How was your Monday? Really? Yeah, not interested.
There I go again… Sorry. I do care, really I do; it’s just that there’s no way it can compare with mine. Don’t believe me? Check it.
The day began as any other work day. 5:45 AM, the alarm went off. I’ve trained myself to get by on only a few
minutes hours of sleep. I jumped out of bed and hit up my morning routine. This included stumbling to the kitchen to pour myself a cup of ambition and yawning, stretching, tryin’ to come to life. Wait, sorry. That was Dolly Parton. Let’s try this again. I stumbled to the kitchen in my boxers. It’s a good thing my wife’s seen me in my shorts before and my kids were sound asleep AND it was the ass crack of dawn so every soul in North Texas was doing what I should have been doing and was sound asleep. I stopped in front of the mirror to check myself out. Then I got my coffee and sat down for the morning news. Turns out it’s the first day of school for most Texas kiddos. Yeah, it’s meaningless since my students and I are already on week 3. Grabbed a shower, trimmed my stubble, brushed my teeth, and hit the road and wasn’t even quarter to seven yet.
At work I learned (and here’s where it gets real and a little sad) that one of my students is going through an unimaginable tragedy at home and there is nothing that any of us can do. I prayed. Hard. Then I committed to being the eyes and ears, hands and feet of Christ for the next 8 hours. I had a fun time trying out new material on my kids. Have I mentioned how much fun teaching can be? Honestly, I feel like I’m a stand-up comedian with three 90-minute performances a day. The good news is that if something worked once I get to perfect my timing two more times and maximize the laughs. The bad news is that if I bombed, well, the kids are still stuck with me. So I don’t bomb. Here’s an example of a classic, on-the-spot line. A good friend (who’s also a teacher and a juggler) stopped by my classroom. I like to give him a hard time. My students were already hard at work — they’re so diligent at the beginning of the year — as he and I were chatting at the door. “Hey, have you juggled for these kids yet?” I asked. A look conveying both terror and disgust came over his face. I continued, “Did you bring your balls?” It’s great when you have your routine so perfected that you can literally slip something like that past everyone in the room and it sounds completely innocent. What? I was talking about the sphericals he uses to juggle.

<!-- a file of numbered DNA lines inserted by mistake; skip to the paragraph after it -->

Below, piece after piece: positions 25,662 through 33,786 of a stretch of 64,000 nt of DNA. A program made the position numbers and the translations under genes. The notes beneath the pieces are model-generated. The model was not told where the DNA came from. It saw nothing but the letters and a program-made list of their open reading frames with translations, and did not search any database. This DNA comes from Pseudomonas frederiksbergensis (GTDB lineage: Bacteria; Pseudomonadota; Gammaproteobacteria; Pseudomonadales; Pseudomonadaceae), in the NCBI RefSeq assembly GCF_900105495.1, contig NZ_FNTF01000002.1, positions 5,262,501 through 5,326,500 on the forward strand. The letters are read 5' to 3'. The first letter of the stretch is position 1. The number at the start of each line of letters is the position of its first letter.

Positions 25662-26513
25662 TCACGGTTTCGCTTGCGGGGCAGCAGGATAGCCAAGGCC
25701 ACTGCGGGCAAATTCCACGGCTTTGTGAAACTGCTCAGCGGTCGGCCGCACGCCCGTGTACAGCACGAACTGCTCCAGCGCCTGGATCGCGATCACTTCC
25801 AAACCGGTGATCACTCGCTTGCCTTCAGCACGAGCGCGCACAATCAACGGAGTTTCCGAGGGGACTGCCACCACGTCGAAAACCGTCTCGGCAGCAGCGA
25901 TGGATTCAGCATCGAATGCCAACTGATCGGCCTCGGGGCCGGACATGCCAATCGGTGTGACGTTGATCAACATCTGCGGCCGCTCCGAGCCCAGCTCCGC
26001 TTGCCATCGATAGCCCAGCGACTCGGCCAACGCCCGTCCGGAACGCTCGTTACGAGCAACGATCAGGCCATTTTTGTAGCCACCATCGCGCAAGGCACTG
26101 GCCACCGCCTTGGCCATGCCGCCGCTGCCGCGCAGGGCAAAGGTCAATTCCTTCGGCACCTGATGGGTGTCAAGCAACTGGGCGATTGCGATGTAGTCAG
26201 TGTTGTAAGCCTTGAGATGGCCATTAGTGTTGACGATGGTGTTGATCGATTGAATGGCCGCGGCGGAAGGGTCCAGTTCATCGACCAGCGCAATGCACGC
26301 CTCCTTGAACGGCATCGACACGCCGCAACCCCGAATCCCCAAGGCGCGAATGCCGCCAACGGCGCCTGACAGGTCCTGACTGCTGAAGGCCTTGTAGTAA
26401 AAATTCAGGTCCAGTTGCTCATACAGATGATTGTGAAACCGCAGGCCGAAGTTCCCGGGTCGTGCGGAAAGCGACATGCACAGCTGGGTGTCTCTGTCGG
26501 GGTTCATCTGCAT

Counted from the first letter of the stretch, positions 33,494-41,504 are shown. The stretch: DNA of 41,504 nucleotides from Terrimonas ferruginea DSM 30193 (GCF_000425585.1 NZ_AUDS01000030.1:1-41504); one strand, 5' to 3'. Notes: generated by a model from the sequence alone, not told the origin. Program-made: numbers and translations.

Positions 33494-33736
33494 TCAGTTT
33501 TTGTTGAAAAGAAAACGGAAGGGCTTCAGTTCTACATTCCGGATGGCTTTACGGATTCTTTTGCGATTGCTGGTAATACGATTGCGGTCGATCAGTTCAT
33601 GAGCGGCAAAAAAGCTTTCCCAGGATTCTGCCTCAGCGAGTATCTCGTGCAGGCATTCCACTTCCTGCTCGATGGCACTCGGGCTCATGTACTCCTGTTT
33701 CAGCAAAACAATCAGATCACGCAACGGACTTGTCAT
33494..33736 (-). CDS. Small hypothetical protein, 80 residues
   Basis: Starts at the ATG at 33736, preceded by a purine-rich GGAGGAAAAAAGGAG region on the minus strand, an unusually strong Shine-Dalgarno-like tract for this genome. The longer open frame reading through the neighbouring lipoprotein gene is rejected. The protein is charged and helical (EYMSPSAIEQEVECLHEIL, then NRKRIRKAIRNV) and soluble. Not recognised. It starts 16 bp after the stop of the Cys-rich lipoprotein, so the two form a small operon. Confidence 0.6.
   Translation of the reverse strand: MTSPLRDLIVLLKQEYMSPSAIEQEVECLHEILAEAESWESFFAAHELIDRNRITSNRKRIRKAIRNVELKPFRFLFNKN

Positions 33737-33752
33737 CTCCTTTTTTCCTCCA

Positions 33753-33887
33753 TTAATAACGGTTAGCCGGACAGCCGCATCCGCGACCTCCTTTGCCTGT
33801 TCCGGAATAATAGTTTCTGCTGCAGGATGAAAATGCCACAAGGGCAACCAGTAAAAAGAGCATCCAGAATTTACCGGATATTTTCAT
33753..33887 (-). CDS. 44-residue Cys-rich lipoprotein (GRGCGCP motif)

After a few more hours of that and a little bit of afternoon traffic I was finally home. My task for the afternoon was to meet up with my mother-in-law Wilma who was watching the kids. My wife was having a dinner party tonight for a fundraising committee she’s chairing. That meant that Buddy the Dog (our Jack Russell Terrier) would have to go to Wilma’s. So, I leashed up the dog, hopped in the car, and drove him over. This was actually adorable. He stuck his head up by the AC vents and basked in the cool air for the short ride. I dropped him off, said hi to my kids (whom she was watching), and dashed off to mass. Thirty-five minutes later, having proclaimed the Word to my fellow parishioners, I headed back to Wilma’s to get my son and take him to his violin lesson.